Overweight and obesity is increasing worldwide more rapidly than ever, also among the Indian population [1–6]. For example, overweight and obesity among women in India increased with 24.52% between 1998 and 2006 . This trend is especially prevalent among high-socioeconomic groups that live in urban areas . Besides, people of Indian origin have the highest prevalence of diabetes and cardiovascular diseases (CVD) in the world, which are related to genetic predispositions and amplified by the increase in current Western lifestyles and obesity [7–19]. Moreover, prevalence of CVD and diabetes among Indian immigrants in other countries even exceeds that of the indigenous populations and Indians living in India [12–20]. This is unusual since the prevalence of noncommunicable diseases among immigrants generally lies between those of the country of origin and the country of adoption . The mortality from CVD and prevalence of diabetes are much higher among Indian immigrants compared to other ethnic groups [12–20]. In The Netherlands too, these ethnic disparities between immigrants of Indian origin and the indigenous Dutch population are apparent [7, 12, 20]. Moreover, these disparities are currently increasing, since the majority of Indian immigrants living in The Netherlands are now in their fifties, so obesity-related vulnerabilities (such as CVD and diabetes) are increasingly manifesting themselves. These immigrants have been coming to The Netherlands from Suriname since that country started to move towards independence from the Dutch, a development which started in 1954 . They now form the second largest subgroup among the Surinamese immigrants living in The Netherlands (after those of African descent). These immigrants have ancestors who emigrated to Suriname from Northern India in the nineteenth century, and since this part of India is known as Hindustan, these immigrants are also known as “Surinamese Hindustanis” or “Hindustanis” (referred to below as Hindustanis). These Hindustanis immigrated to Suriname to work on the plantations during the late 19th century and early 20th century, replacing the former African slaves. After Suriname became independent in 1975, more than 40,000 of these Hindustanis decided to move to The Netherlands due to increased ethnic tensions in Suriname. Currently, 37% of the Surinamese population still consists of Hindustanis [22, 23], and they form the second largest immigrant group from Suriname in The Netherlands, estimated to include 160,000 people .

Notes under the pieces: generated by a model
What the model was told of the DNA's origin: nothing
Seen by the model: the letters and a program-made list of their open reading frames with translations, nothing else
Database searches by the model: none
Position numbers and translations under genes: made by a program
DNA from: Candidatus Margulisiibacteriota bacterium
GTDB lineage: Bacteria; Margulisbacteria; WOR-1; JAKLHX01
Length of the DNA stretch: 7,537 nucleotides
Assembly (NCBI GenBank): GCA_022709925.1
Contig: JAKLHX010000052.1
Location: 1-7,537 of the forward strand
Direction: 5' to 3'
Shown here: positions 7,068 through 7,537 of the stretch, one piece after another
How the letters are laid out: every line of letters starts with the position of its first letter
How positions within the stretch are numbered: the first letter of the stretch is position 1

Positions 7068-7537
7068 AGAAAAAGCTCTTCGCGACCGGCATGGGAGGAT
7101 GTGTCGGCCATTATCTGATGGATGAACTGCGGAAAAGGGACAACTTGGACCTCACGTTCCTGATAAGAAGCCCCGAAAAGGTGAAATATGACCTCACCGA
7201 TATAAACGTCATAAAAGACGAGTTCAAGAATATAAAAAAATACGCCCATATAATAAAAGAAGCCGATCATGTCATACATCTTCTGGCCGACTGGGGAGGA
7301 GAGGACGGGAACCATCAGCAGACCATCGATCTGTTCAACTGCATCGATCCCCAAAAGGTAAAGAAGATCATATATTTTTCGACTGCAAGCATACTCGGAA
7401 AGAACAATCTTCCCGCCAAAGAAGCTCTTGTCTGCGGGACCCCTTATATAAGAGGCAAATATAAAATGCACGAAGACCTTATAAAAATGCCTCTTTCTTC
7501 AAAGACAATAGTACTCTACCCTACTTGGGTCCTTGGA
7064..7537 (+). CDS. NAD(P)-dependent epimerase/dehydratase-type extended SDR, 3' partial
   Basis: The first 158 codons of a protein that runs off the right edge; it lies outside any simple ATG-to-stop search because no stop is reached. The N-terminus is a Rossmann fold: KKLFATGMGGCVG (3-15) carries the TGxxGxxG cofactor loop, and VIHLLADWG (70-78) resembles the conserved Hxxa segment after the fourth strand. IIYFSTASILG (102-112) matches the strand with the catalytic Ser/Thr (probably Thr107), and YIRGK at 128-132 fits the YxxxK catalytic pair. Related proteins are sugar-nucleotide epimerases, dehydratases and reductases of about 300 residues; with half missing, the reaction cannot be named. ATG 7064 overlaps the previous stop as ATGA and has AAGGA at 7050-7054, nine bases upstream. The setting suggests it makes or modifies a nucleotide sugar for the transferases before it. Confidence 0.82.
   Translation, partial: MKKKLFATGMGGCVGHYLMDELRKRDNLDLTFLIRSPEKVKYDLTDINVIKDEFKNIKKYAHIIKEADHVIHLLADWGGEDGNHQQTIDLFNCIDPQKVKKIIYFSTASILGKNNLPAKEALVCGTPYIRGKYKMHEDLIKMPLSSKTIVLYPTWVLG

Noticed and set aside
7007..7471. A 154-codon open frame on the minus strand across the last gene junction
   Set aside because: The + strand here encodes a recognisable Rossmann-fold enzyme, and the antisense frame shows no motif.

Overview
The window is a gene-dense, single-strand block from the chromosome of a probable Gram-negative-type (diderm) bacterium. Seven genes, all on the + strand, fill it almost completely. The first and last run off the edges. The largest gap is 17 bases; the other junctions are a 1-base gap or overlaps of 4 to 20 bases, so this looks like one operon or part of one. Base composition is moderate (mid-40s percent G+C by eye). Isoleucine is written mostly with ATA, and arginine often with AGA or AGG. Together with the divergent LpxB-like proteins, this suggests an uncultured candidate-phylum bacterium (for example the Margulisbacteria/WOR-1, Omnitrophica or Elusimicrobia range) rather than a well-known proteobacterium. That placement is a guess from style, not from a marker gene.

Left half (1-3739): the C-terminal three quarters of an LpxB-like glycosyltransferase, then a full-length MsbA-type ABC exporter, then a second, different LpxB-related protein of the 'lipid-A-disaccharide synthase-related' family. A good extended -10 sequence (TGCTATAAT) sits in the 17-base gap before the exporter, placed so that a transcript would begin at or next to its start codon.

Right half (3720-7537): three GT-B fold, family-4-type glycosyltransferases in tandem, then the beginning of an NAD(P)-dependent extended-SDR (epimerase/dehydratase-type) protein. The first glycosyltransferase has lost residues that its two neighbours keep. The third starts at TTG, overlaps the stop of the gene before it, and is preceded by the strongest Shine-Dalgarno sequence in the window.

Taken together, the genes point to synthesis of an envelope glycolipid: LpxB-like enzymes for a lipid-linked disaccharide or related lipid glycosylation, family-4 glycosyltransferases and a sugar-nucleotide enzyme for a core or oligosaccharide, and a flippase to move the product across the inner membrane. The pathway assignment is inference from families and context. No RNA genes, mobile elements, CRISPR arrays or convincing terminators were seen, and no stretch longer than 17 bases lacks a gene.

To date, very little is known about ways to adapt health education messages to the needs of the Hindustanis living in The Netherlands , whereas investing in efforts to design culturally sensitive health education messages to prevent obesity among Hindustanis is now both more legitimate and more urgent than ever.